The English publication of the volumes of Karl Ove Knausgard’s My Struggle coincides with a renewed interest in “auto-fiction,” also known as the autobiographical novel. While I have read and enjoyed several of these works of auto-fiction, my favorite is Elena Ferrante’s Neapolitan Novels, which seemed to draw on some auto-fiction elements, but also used other literary devices such as image patterning and developing character arcs, while incorporating motifs of class, politics, art, motherhood, friendship, and feminism.
Since finishing the Neapolitan series I’ve found myself wanting to read more novels that span generations, placing themselves in historical context, in which history itself (just as Ferrante’s working class post-war Italy) becomes a character. Three recent novels fit this bill, and I recommend them to anyone desiring epic historical novels that educate as well as entertain.
The first novel I recommend is Madeleine Thien’s Do Not Say We Have Nothing (2016). Shortlisted for the Booker and winner of both of Canada’s top literary awards, The Giller Prize and the Governor’s General Award, Thien’s novel spans generations of several Chinese families from before the Revolution to the present day—the nexus of the novel being the lead up to and the aftermath of Tiananmen Square. Successfully ambitious on all levels, the novel is well deserving of all its accolades.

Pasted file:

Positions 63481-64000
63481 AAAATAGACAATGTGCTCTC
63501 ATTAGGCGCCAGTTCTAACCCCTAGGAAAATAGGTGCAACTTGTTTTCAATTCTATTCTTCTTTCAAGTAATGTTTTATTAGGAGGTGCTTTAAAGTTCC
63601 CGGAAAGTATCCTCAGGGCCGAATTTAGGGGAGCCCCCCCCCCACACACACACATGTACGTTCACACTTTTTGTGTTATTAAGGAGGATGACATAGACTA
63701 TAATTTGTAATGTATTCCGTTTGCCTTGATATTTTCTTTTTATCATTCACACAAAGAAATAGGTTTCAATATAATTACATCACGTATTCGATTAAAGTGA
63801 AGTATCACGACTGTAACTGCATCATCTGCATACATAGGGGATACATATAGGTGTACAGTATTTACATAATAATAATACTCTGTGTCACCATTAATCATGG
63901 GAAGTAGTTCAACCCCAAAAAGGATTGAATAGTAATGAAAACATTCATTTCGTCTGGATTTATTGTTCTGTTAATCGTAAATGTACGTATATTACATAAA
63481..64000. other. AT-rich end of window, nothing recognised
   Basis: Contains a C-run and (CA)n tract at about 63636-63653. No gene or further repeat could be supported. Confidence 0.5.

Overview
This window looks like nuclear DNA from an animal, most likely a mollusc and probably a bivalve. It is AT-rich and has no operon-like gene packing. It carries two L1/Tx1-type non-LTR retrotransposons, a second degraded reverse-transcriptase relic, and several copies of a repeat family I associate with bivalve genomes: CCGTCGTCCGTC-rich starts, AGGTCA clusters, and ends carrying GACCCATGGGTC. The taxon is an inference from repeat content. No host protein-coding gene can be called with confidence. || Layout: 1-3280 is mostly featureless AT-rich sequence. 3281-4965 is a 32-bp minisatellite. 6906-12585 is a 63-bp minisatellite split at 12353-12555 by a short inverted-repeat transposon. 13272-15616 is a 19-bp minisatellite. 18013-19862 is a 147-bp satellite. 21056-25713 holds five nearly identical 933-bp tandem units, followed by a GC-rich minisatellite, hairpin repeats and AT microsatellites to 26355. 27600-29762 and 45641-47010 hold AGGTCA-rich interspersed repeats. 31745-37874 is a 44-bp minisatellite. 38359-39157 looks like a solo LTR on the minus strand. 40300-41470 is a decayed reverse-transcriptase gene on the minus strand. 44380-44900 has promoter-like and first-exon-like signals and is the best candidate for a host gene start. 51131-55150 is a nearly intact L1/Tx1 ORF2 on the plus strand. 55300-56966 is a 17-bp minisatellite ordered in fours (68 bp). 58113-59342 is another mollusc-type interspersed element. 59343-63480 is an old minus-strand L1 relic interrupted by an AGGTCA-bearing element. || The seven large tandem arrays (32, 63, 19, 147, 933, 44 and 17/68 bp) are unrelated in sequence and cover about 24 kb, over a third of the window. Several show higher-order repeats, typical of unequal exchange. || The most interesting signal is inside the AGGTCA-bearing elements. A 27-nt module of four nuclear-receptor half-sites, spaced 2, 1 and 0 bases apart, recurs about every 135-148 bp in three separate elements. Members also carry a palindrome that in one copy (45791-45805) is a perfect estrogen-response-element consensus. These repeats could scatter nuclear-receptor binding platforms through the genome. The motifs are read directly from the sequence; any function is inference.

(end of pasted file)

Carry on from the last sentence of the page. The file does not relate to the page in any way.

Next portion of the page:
Min Jin Lee’s breakthrough Pachinko (2017) covers a generation of a South Korean family living in Japan during the twentieth century. Although the novel, a National Book Award Finalist, is going to be made into a TV miniseries by Apple, I encourage you to read this riveting novel about the hardships Koreans faced in Japan before then.
Finally, Richard Powers’ The Overstory (2018) is an epic novel of trees and the people transformed by them. Intricately plotted—like the complex root system, this novel (currently longlisted for the Booker Prize) also spans more than a hundred years, and is my favorite novel of the year so far.
If you are looking for stories that take you out of the mundane world and instead challenge and expand your own understanding, I recommend any or all three of these powerful novels.